(This article was partially reproduced with full permission via Creative Commons from Offbeat Oregon. We love their site...give them a browse sometime.)
If the idea of cable car service to Mt. Hood's historic Timberline Lodge strikes you as a not particularly bad one, you’re not alone. The lodge gained a place in movie history for being the filming location of the exterior shots of the Grand Overlook Hotel in 1980s The Shining. Who wouldn't want a quick and scenic way to get there?
The Mt. Hood Skiway Trolley
The Skiway (originally “Skyway,” but that name turned out to already be trademarked) was the brainchild of Dr. J. Otto George, who came up with the idea just after the Second World War, as the popularity of skiing started to explode nationwide. With a group of other investors, he formed the Mount Hood Aerial Transportation Co. to implement his plan. The route would tote passengers from a lower terminal in Government Camp (now Thunderhead Lodge) up the side of the mountain to Timberline and back again.
The idea would be, rather than properly engineering a six or eight-passenger gondola in the usual way, to incorporate the latest skyline-logging technology to hoist an entire city bus into the air and haul it up the side of the mountain. Each bus (there were two of them) was modified somewhat crudely to transfer the power from the drive wheels up to a 1.5-inch overhead traction cable, along which it would claw its way up and down the mountain.
The whole project would use off-the-shelf parts and equipment modified to work in this new context, so it would be relatively cheap from a research-and-development standpoint. Per the Oregon Historical Society:
Outfitted in Portland by Willamette-Pointer, the buses each used two 185-horsepower gasoline engines to haul the bus up a stationary 1.5-inch diameter cable — a technology also used in timber operations to haul logs out of the woods.
Well, that seems safe.
Most truly bad ideas are good ideas gone awry through some key detail being overlooked or superadded. Not this one. The Skiway was a bad idea through and through, from the very start. It was slow, loud, and expensive. Enormous amounts of force had to be applied to the traction cable just to move it up the side of the mountain, so the trolleys required two regular bus engines, one at each end, running flat out. The engines weren’t diesel ones, so they could have been louder; but nonetheless, they were plenty noisy, too loud for passengers to carry on a conversation during the trip.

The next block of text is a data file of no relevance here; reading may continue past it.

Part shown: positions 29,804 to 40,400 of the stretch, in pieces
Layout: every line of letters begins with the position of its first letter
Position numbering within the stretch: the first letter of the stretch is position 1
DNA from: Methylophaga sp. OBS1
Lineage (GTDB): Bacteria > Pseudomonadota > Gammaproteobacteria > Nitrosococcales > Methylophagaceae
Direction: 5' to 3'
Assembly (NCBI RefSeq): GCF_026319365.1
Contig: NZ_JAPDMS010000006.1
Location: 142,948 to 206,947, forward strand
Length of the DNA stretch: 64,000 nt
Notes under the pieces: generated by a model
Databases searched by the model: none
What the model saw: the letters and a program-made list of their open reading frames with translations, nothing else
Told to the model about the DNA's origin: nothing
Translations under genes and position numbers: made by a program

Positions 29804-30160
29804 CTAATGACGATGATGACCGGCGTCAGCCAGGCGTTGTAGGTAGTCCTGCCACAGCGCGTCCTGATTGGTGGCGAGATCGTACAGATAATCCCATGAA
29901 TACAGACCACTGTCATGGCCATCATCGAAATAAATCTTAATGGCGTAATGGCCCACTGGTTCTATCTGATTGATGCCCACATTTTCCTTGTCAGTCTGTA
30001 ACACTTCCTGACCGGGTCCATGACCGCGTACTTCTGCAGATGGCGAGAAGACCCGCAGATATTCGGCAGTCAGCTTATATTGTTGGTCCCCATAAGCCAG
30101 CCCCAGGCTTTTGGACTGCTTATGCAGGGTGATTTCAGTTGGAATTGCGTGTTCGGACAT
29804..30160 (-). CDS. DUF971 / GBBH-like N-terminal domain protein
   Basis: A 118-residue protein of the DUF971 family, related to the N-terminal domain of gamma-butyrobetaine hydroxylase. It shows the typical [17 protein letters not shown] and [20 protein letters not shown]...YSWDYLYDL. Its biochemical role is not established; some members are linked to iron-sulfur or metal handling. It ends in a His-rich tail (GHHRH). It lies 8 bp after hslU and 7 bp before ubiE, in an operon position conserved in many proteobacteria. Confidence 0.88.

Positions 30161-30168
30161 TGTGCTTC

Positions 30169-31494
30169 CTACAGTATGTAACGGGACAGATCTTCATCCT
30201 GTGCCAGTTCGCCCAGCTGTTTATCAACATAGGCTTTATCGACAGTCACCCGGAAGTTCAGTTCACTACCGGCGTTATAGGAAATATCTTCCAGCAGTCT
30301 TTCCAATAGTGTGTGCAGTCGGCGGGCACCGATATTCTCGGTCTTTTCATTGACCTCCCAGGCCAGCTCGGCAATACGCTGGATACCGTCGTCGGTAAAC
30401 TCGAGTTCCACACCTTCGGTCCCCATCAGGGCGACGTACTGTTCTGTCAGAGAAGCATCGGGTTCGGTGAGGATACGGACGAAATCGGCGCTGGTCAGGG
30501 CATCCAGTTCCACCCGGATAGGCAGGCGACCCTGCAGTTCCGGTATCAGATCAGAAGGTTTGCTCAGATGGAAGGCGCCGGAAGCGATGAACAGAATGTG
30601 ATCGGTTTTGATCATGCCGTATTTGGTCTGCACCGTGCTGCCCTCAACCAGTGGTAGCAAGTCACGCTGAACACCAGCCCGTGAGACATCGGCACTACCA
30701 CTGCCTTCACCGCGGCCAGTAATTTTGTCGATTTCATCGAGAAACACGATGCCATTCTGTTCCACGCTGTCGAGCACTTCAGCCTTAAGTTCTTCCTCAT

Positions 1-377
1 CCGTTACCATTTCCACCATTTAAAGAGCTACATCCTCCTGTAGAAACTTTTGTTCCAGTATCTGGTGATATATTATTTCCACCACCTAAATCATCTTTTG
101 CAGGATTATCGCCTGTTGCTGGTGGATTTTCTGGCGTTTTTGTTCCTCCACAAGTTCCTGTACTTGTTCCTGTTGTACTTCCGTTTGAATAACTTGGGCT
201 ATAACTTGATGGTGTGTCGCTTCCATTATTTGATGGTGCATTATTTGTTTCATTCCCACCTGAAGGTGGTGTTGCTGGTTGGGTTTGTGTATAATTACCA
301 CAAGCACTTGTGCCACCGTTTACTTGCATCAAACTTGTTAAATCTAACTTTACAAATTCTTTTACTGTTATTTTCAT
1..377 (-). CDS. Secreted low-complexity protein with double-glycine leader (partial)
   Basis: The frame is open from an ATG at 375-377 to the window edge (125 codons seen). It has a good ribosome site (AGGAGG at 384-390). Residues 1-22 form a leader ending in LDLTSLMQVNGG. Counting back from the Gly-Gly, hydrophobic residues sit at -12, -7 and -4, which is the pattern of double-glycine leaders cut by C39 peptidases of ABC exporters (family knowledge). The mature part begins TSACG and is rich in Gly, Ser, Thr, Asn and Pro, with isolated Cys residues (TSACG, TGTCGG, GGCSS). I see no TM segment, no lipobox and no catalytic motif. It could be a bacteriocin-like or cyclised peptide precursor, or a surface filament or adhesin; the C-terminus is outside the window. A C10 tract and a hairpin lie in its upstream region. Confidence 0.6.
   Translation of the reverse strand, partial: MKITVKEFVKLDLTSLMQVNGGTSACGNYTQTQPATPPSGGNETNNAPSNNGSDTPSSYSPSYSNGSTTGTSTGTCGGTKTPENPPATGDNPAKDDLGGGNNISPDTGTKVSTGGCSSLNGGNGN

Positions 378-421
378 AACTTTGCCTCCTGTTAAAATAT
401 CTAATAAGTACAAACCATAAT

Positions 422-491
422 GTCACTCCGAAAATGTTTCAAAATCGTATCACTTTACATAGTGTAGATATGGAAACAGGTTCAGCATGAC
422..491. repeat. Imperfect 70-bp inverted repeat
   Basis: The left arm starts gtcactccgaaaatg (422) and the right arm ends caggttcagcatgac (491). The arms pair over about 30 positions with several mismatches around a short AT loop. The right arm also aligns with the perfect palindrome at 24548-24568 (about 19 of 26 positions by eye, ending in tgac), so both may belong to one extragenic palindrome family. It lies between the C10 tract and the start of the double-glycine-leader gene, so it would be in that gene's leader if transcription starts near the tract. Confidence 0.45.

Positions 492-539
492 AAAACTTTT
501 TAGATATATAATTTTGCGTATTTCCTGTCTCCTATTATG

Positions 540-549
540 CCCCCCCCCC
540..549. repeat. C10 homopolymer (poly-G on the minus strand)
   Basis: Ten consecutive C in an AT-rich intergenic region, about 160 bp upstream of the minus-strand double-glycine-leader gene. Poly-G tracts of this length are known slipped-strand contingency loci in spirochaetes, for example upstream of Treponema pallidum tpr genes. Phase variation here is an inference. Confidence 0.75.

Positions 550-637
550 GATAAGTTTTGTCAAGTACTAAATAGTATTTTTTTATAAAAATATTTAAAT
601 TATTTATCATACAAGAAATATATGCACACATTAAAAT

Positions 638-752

It was also terrifying. A city bus full of passengers weighs 15 to 20 tons, which is a lot of weight to have dangling from a cable in the air. The weight dragging down the cable would make it sag deeply as the bus moved from one piling to the next. The trip up the mountain became a roller-coaster-like cycle of the tram clawing its way up to one of the towers and then almost free-falling down the other side (nose down, of course) before starting the climb to the next. It was not for the faint of heart, nor for the afraid-of-heights.
“I’ve ridden the tramway,” board member George Rauch said, at one of the later company meetings, as the failure of the venture was becoming obvious. “I’ve listened to the shrieks and I’ve taken the jolts over those, what you call them — the saddles, and I’ve heard what people say.”
All of these issues might have been okay, but at just about the same time the Mt. Hood Skiway opened for passengers, improvements to the highway to Timberline eliminated one of its primary reasons for being. One could now drive to Timberline, or take a ground-based shuttle bus, and get there ten minutes quicker (and, in the case of the bus, for 25 cents less; the tram was 75 cents one-way, and the buses were 50).
When the Skiway flying-bus service opened in 1951, there was considerable nationwide fanfare, and lots of people lined up to ride it. But for most of them, once was enough. Activity quickly dropped off to the point where the sky-buses were idle for months on end. By 1956, the run was shut down, and the Mount Hood Aerial Transportation Co. board was faced with some hard decisions.
Notice how not a single passenger disembarking the tram in this 1956 newsreel has a smile on their face.
Should they pull the buses and replace them with smaller cars? What about investing in a ground-traction system, like ski lifts use, to reduce the weight and noise?
But all these options cost money, and the board had no stomach for risking further sums. A liquidation committee was formed, and by the early 1960s, the sky-bus line was no more.
Despite these discussions, further attempts were made to save the Mt. Hood Skiway tram throughout the remainder of 1958 and into the next year. By June of 1959, despite repeated efforts to carry out experiments for a redesign, a Liquidating Committee was formed. Over a year later, the lower terminal building was sold in 1960 to stockholder William Simon, for $25,000. In December of 1960, Zidell Machinery & Supply Company bought the two buses, a jeep, an engine, and other tram parts for $10,080.
Today, the lower Mt. Hood Skiway terminal still exists (albeit remodeled) as the Thunderhead Lodge.
In spirit, the failed tram line lives on in the naming of the Skyway Bar and Grill, an excellent BBQ restaurant in Zig Zag, just a few miles west of Government Camp.